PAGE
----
The evening before Oktoberfest I slept in a campsite somewhere in Munich. The party had already begun here and by the state of things it looked like it had been going for a while. The place was a little…..unsanitary. By 8 PM it was very chilly and I was wrapped, fully clothed, inside my sleeping bag with earplugs firmly in place.

That following day would be the final push to my Oktoberfest campsite. Which I prayed would be cleaner than the one I just came from. The last ride this side of festival was a pleasant one. The day was mild, dry and the route took me through some nature. Nature is always nice in a city.

My arrival in the early afternoon confirmed my hopes. This campsite was clean, it was quiet (at the moment) and looked very well kept. My ticket was booked with a particular group who organise events for Oktoberfest and they even supplied me a tent! I had space to sit up, stretch my legs, all with a door that zips closed! Luxury.

I put on my complimentary red checked shirt that I guess was our groups uniform. Then I joined some other people at the campsite and drank liquid courage until we took a train to the action.

The festival was packed. I hadn’t anticipated the sheer volume of people in the city over this period. Someone had summed it up to me as ‘drinking beer in tents’.

Over 7.5 million litres of beer will be poured in the coming weeks. Its more like a city-wide, 18 day festival and the ‘tents’ were close to pop up warehouses!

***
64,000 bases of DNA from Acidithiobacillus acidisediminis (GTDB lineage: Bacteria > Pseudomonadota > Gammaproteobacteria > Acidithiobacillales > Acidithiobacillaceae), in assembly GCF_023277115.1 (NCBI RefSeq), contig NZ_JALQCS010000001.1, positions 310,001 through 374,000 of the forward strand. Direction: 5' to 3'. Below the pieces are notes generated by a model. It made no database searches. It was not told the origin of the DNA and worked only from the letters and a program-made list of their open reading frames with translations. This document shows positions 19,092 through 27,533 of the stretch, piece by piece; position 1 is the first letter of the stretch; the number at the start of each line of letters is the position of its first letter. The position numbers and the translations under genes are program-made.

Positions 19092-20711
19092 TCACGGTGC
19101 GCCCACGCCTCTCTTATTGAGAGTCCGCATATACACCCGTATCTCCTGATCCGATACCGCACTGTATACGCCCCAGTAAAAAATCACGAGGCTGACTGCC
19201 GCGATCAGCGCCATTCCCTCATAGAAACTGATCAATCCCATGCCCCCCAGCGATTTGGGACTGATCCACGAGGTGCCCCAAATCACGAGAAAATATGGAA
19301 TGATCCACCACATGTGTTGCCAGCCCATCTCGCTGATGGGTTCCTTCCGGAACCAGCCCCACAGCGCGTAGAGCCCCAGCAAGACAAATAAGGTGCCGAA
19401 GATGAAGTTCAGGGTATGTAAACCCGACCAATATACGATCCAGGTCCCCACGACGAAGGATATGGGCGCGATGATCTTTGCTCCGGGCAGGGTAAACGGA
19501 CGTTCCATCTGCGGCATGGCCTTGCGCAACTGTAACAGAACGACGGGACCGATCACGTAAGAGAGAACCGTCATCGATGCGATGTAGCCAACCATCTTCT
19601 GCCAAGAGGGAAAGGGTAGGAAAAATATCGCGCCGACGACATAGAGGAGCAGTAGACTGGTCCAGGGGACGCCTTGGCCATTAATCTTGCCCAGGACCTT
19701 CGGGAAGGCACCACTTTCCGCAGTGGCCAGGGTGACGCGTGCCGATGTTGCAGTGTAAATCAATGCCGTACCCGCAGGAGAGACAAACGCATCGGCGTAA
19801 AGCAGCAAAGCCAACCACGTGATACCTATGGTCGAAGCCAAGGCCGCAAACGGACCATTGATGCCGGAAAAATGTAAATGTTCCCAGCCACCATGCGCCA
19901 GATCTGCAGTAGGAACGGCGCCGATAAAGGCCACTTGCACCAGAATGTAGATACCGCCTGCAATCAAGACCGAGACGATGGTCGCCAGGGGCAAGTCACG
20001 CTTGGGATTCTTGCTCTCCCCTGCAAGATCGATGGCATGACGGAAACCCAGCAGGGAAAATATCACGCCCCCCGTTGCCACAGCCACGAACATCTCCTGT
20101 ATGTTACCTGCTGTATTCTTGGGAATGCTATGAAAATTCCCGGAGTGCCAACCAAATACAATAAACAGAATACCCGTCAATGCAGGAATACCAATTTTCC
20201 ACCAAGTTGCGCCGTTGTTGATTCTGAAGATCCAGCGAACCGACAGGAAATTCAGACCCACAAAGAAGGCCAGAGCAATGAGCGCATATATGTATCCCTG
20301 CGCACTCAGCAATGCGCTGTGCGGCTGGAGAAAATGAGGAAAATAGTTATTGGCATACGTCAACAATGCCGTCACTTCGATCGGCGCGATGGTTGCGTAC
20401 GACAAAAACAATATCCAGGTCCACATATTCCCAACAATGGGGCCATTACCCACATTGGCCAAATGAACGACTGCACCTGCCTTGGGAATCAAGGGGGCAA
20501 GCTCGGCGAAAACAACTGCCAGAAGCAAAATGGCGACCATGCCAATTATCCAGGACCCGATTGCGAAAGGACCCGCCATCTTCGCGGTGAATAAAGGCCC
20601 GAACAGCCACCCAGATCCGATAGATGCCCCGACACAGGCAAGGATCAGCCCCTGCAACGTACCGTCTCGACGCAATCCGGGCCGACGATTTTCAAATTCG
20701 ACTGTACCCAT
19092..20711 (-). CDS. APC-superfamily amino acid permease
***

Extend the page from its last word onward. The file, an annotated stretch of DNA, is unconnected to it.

That’s bigger than the ‘tents’ I’m used to!

This was just one of multiple ‘tents’ dotted around the festival. Our group tried to find a table and ordered a round of beers. I was a little bit day-drunk and quite overwhelmed by it all.

Needless to say, as the day went on things got enjoyably out of hand. People were singing jumping, shouting and dancing on tables, everyone falling over each other, beer was everywhere, fights erupted and ended just as quickly and people too drunk to move lined the walls. It was wonderful carnage. People were blowing off some serious steam and for the most part, it was good-natured.

Amongst the thick of it, and being a bit…inebriated I had manged to smash the screen on my phone. Me, being a man of clear minded rationality, decided I had to get it fixed before I bought another beer. (how else would I know how much beer money I would have left?)
I somehow snuck my beer stein out of the tent and out of the festival grounds.

I went looking for a phone repair shop, drunk, in a city I didn’t know. The memories become a little fuzzy here I will admit. But I remember wandering the city and darting into a bar desperate for a wee. I kind of asked/ maybe volunteered some kind sir, who was likely on his lunch break from work, to look after my beer. I couldn’t wait for his reply and I was off in search of relief.

He was actually very helpful when I returned. He directed me to a phone shop and wrote his number down in case I got lost again. I wasn’t lost, I just didn’t know exactly where I was.

Some time and an empty wallet later my phone was fixed. My stein needed refilling, so I followed the lights and noise back to the Festival.

After returning, my memories become even more staggered. I remember visiting an ATM and then buying another 15 euro stein of beer. (It was €10.50 but you rarely saw change). Then I remember stumbling across my group.

Im not sure when, be it minutes or hours, I was ‘walking’ or being lead to a bus that would take us back to the campsite. I remember being cold because someone had ripped all the buttons off my shirt as he fell from the table in front of me, grabbing whatever he could.